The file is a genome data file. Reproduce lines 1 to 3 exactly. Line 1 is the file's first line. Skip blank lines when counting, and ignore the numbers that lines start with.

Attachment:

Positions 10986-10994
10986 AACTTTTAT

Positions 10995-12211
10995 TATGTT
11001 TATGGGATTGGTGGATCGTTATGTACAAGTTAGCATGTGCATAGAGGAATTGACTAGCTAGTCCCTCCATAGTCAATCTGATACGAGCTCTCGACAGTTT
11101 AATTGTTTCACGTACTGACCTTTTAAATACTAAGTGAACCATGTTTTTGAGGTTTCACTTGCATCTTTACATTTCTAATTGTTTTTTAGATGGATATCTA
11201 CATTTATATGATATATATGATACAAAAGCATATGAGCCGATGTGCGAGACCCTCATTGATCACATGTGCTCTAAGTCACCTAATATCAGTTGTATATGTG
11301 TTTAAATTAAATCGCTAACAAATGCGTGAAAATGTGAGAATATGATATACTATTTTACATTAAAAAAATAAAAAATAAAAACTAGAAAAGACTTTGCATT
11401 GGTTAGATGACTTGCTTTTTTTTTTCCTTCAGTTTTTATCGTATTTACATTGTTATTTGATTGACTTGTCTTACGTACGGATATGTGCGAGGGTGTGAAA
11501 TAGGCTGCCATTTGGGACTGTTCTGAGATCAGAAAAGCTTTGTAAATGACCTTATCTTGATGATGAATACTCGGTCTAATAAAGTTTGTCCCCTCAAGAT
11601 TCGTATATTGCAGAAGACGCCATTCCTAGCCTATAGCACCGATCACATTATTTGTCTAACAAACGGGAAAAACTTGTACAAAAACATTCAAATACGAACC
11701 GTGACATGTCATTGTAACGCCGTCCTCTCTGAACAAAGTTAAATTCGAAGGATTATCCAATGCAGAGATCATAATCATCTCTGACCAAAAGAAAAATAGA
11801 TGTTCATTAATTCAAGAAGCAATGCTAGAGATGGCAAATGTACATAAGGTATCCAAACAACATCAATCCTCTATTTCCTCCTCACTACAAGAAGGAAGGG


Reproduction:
Positions 10986-10994
10986 AACTTTTAT

Positions 10995-12211